Without changing any of Shakespeare’s language, Scheie envisioned his cast as a group of itinerant Depression-era actors who come across the crate and aren’t sure exactly which play they are supposed to be performing.
“The audience just ate it up,” remembered Beggs. “The whole preamble which, of course, was invented, of the actors arriving late to town, having not eaten and unsure of what roles they’re playing and the shtick they pull off for 20 minutes before the show even begins, it’s just genius. And you know, it’s reflective of our TV world. It’s like the opening credits of a TV show.”
Scheie’s “Comedy” was an instance of artistic boundary-pushing that generally delighted audiences and made Shakespeare more approachable. But the controversial moments of Scheie’s reign, particularly his in-drag portrayal of Mistress Quickly, drew all kinds of fire on the Sentinel’s op-ed and letters pages (the era’s social media) for “gay agenda” programming. Yet it would barely rank a mention in today’s world. In his gender-fluid portrayals, Scheie was in fact ahead of his time.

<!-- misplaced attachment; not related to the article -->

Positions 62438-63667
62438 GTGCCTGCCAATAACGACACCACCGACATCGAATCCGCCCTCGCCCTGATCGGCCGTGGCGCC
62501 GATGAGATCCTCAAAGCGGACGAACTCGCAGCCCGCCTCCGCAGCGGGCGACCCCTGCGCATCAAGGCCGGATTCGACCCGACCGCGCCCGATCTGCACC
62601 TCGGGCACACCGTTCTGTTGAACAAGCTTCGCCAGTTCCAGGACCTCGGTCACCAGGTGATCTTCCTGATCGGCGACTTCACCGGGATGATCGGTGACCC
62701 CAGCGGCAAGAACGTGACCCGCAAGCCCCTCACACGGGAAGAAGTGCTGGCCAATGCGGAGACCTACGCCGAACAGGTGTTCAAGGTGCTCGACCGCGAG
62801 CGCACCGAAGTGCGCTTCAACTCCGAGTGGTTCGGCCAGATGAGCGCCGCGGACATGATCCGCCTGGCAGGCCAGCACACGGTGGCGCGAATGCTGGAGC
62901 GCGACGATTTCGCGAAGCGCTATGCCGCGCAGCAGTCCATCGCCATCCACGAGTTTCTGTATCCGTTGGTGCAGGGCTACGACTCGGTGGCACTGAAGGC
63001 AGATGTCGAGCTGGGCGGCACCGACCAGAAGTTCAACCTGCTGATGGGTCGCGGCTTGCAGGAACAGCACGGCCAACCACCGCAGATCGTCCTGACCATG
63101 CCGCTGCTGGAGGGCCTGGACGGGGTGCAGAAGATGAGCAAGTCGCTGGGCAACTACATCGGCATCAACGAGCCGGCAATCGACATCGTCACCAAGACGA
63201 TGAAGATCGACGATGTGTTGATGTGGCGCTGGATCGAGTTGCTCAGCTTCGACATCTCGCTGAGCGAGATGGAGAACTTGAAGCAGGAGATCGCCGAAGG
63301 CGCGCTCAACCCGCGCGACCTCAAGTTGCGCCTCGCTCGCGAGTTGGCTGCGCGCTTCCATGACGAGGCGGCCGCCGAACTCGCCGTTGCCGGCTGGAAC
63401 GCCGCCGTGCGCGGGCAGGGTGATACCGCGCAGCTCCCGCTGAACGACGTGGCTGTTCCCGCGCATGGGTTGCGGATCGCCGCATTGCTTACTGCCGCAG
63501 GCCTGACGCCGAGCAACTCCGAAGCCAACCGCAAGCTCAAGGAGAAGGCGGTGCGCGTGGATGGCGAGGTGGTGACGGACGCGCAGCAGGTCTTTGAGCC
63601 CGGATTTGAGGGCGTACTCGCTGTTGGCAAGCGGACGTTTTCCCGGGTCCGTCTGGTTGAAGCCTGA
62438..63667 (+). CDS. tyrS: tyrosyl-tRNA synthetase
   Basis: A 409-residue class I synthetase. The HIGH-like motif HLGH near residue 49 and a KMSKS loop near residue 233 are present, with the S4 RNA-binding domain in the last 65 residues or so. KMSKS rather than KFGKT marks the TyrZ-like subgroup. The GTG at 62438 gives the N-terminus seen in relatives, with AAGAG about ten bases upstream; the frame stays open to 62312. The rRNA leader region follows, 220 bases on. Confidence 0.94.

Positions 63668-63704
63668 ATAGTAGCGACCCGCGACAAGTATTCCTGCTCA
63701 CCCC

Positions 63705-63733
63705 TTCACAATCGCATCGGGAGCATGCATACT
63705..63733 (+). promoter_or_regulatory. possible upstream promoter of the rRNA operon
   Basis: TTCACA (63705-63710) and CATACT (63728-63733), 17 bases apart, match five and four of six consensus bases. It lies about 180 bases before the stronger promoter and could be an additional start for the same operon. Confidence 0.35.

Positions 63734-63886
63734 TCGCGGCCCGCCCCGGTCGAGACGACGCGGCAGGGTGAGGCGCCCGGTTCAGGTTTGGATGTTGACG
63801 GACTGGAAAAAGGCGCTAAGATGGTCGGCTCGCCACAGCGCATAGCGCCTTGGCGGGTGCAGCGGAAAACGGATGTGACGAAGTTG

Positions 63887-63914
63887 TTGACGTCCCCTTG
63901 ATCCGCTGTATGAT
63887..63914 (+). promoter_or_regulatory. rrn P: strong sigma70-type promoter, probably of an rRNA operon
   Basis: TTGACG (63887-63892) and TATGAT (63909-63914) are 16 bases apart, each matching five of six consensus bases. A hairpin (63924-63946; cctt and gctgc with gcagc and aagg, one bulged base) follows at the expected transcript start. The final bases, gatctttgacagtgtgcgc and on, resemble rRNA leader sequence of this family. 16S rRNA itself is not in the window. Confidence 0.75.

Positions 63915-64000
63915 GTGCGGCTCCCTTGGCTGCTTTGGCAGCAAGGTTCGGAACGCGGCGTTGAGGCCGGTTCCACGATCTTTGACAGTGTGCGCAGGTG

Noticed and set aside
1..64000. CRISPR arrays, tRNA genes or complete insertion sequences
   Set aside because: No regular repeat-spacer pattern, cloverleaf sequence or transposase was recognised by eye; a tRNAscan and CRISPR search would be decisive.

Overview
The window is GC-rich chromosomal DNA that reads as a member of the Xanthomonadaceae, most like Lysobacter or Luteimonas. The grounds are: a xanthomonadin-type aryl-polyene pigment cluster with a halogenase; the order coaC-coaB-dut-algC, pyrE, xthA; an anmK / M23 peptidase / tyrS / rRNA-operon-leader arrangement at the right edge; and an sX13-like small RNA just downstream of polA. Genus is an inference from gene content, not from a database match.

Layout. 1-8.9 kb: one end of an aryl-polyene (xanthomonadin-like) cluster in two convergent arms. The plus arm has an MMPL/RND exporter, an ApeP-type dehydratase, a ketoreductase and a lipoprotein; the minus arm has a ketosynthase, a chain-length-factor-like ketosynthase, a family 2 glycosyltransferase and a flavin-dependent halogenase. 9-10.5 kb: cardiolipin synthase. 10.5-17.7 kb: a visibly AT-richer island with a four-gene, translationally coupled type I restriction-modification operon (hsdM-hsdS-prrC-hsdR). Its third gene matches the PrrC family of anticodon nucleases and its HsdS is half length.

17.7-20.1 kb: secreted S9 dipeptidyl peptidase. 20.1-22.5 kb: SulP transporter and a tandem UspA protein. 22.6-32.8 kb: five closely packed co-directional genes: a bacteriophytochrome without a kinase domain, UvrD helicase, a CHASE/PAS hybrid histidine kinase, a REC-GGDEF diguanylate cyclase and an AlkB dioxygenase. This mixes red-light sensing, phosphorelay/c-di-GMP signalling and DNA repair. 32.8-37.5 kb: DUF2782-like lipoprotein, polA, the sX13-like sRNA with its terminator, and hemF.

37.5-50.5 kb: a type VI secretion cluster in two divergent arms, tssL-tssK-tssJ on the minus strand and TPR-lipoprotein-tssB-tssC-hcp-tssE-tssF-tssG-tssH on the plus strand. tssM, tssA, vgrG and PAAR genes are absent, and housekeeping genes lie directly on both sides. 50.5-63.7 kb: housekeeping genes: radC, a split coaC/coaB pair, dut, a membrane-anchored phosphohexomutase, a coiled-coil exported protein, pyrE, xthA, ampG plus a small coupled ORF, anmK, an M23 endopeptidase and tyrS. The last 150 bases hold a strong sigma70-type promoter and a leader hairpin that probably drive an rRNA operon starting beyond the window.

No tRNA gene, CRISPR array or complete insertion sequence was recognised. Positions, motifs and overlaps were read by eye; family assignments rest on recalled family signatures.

In fact, in recent years, Santa Cruz Shakespeare (a spin-off company from the now defunct SSC) adopted gender-blind casting in its productions.
At 60, Scheie has retired from academia. And after an online reunion at the “Comedy” reading with many of his old friends, he’s going to focus on his first love: acting. Scheie has, in fact, been acting in productions all around the world for years.
“I’m going to be super open to the opportunities that come,” he said. “I didn’t hustle that (SSC) artistic director job at all. It just kinda fell in my lap. I think it’s dumb for people in the theater to make plans. God laughs when you make plans. And if it all dries up, and ‘Girl, your shtick is played out,’ that’s OK too, because I’ve done so many plays. I don’t really have any regrets.”
Shakespeare’s “The Comedy of Errors” will be performed in a live play-reading by Danny Scheie and many of those who were involved in the 1988 Shakespeare Santa Cruz production. The reading takes place April 23, 5:30 p.m. via Zoom. Proceeds will benefit the newly established Danny Scheie Scholarship Fund. For ticket information and to register, go here.